Parkinson’s Disease: Understanding Symptoms, Causes & Coping Strategies

Parkinson’s Disease: Understanding Symptoms, Causes & Coping Strategies


Parkinson’s disease affects the nerves and the parts of the body controlled by nerves in our brain. It is a degenerative brain condition associated with ageing, causing deterioration in brain function over time. Common symptoms of Parkinson’s disease are tremors, muscle contractions and difficulty in speaking. Dementia commonly affects individuals with Parkinson’s disease. There are no definitive findings regarding its cause. However, individuals with a family history of the disease can be affected. Treatment aims to alleviate symptoms but does not provide a cure.

What is Parkinson’s disease? 

According to the American Association of Neurological Surgeons, “Parkinson’s disease is a progressive disorder that is caused by degeneration of nerve cells in the part of the brain called the substantia nigra, which controls movement. These nerve cells die or become impaired, losing the ability to produce an important chemical called dopamine.”

It creates problems with body movements, mental function, and sleep and causes pain and other health issues. It predominantly occurs in older people, but it can also occur in young people. Experts estimate that Parkinson’s disease affects at least 1% of people over 60 years old, with males at higher risk than females.

Symptoms of Parkinson’s disease 

The symptoms of it may be distinctive from one individual to another. Some early symptoms mildly appeared and went unnoticed after some period. The symptoms influence the well-being of a person. The common symptoms of it are:

  • Lack of automatic moments: Decreased ability to perform unconscious moments like smiling, blinking, or swinging the arms while walking. 
  • Tremor: It is the shakiness of muscles rhythmically. It begins usually in the limbs and hands or fingers. People may rub their thumb and forefinger forward and backward this is called a pill-rolling tremor. This shaking may decrease when an individual does some activities. 
  • Muscle Rigidity and muscle stiffness: The lead-pipe rigidity is unchanging and persistent stiffness when moving a part of the body. Cogwheel stiffness is the combination of tremor and lead-pipe rigidity, it is like jerks, a stop-and-go appearance of the moment. These are the common symptoms of it
  • Slowdown moments (bradykinesia): The diagnosis needs this symptom must be present. It slows down the moments of an individual, it makes simple tasks difficult to do. For example, people may difficult to get out of a chair or they may shuffle their feet when trying to walk. 
  • Speech and writing changes: People with this had many changes in their speech and writing. Their speech becomes monotone rather than normal speech and they speak softly or quickly and so on. And they feel hard to write and their writing appears small.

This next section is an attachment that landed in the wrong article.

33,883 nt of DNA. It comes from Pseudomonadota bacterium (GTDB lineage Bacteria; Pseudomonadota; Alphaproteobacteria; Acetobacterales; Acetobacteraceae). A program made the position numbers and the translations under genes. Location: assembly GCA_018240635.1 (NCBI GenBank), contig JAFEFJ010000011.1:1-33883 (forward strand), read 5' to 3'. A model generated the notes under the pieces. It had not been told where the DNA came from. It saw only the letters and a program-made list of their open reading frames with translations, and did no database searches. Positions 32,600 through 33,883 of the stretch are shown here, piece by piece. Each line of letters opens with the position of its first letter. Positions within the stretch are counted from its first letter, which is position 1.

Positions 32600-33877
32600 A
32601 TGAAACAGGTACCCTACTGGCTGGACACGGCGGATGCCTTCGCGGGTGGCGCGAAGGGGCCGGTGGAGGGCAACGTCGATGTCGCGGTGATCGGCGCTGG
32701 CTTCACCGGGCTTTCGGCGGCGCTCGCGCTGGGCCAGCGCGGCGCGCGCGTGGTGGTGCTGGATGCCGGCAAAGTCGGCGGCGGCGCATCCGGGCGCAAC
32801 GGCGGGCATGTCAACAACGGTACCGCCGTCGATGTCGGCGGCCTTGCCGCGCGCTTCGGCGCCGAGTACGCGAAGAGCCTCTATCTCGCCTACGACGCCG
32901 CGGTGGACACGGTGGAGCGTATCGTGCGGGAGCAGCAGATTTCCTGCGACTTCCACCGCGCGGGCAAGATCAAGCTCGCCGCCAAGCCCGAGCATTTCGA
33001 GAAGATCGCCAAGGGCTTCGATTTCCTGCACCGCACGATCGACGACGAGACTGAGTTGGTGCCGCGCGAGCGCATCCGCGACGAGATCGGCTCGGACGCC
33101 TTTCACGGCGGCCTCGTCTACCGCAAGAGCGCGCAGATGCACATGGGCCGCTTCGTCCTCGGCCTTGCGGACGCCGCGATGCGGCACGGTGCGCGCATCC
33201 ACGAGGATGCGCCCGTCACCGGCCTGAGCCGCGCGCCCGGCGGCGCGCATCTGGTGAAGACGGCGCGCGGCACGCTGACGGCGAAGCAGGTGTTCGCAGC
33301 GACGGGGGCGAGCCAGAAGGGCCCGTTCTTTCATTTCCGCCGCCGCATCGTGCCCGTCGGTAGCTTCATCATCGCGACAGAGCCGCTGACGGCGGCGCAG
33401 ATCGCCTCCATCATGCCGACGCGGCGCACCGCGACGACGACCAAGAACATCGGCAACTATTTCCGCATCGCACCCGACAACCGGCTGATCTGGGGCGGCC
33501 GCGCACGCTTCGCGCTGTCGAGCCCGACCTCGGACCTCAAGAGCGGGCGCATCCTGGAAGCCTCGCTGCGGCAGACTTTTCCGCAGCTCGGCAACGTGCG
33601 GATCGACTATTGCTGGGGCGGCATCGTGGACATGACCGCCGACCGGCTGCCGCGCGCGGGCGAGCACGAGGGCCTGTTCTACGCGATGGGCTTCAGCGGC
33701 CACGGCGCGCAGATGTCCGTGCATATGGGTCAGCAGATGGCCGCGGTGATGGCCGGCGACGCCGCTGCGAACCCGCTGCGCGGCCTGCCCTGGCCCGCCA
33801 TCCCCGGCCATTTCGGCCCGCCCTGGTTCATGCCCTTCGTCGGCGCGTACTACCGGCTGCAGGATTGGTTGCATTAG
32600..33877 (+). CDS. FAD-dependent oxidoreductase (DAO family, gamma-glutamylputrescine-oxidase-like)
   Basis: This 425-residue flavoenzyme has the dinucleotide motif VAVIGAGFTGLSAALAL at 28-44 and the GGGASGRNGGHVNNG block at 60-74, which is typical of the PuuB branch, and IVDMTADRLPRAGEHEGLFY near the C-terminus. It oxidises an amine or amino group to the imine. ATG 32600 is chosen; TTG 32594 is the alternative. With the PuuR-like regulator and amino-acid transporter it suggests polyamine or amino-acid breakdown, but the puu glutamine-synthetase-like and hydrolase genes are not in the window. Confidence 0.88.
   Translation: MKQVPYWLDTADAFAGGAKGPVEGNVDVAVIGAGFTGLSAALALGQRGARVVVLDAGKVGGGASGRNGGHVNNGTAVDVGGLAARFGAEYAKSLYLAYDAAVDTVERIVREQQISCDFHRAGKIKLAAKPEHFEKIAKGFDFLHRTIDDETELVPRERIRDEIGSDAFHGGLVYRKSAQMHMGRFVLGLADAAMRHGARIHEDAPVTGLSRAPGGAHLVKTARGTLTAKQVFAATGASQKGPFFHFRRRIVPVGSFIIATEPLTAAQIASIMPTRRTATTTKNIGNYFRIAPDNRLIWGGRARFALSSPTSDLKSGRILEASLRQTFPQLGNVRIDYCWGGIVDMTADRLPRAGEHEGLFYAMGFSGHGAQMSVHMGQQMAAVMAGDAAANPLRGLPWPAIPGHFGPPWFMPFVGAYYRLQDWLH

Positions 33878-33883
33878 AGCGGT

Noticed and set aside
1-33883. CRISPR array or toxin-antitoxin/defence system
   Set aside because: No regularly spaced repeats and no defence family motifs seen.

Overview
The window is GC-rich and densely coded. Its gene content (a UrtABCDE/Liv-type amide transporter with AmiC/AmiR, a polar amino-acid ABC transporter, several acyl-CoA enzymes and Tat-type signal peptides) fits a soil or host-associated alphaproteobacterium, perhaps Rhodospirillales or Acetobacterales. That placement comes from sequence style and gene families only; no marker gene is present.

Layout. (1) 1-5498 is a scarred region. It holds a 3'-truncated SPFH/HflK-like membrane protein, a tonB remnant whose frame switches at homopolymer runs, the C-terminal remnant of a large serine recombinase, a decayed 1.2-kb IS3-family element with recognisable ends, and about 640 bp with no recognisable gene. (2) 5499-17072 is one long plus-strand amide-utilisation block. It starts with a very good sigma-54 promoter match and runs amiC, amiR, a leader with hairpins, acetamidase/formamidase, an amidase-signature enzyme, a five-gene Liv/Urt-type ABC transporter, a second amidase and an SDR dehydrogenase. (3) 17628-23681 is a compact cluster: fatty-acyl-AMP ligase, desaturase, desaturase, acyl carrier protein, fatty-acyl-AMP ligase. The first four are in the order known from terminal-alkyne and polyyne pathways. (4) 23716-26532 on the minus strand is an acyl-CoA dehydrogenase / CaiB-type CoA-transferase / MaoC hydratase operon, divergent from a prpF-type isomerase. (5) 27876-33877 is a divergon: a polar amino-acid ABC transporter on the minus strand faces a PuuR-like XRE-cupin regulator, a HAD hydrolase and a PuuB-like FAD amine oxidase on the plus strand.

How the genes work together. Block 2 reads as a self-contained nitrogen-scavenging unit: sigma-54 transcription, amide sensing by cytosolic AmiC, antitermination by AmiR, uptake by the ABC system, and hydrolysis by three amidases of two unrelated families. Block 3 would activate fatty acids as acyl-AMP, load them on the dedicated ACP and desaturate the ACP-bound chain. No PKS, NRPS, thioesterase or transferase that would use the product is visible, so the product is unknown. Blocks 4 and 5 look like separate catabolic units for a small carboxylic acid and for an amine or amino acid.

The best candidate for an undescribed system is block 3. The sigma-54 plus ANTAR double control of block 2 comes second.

• Impairment in posture and walking: The postures become stooped due to slowed moments and muscle stiffness. This usually happens when the disease becomes worse and severe. We can see that people shorten their steps and may take several steps while they walk these are the impairments of walking in it.
  • Other symptoms: Drooling, depression, trouble swallowing, lack of smell sense, sleep problems, and trouble in thought process in focus. 

Stages in Parkinson’s disease 

It shows severe effects after many years or decades, Margaret Hoehn and  Melvin Yahr in 1967 created the stages for it. However, that stage is no longer in widespread use because the stages are not that helpful for treatment. Presently the  Movement Disorder Society Unified Parkinson’s Disease Rating Scale (MDS-UPDRS)  classifies this illness. The apparatus had four distinctive stages of diagnosis of and they are; 

  • Stage 1: Non-motor aspect: In this stage, an individual is covered with non-motor symptoms like dementia, depression, anxiety and other mental functional issues. 
  • Stage 2: Motor aspect: In this stage, the individual has difficulties in motor abilities,  such as eating, chewing, and so on. 
  • Stage 3: Motor examination: Healthcare providers use this stage to determine the effects of moment-related issues such as stiffness, walking, tremors, etc. 
  • Stage 4: Complications in motor aspect: This stage covers how much the Parkinson’s disease symptoms made an impact on an individual’s normal life. 

Causes and risk factors 

  • Sex: Men have a higher risk of it than women. 
  • Exposure to toxic substances: More exposure to herbicides and pesticides may increase the risk of causing it. 
  • Age: Older people had a higher risk of it than younger adults.
  • Genes: Research shows that specific genetic changes can cause it. However, these changes are uncommon except for some rare cases like a family history of it.
  • Changes in brain: Lewy bodies and Alpha-synuclein are found with Lewy bodies the clumps of specific substances within the cells in our brain. It is also one of the reasons that causes it in people. 


It is not curable but some medicines, rehabilitation, surgeries and therapies may help to reduce the symptoms of it. Medicines like levodopa increase the dopamine level in the brain and help to reduce the symptoms of it Dementia affects most people with Parkinson’s disease.. Some of the therapies can help to reduce the tremors. Rehabilitation with physiotherapy can give relief from Parkinson’s disease. Strength, gait, balance training and hydrotherapy can help improve the functioning of people with Parkinson’s disease. In addition to these family care is important to make the individual comfortable and hopeful.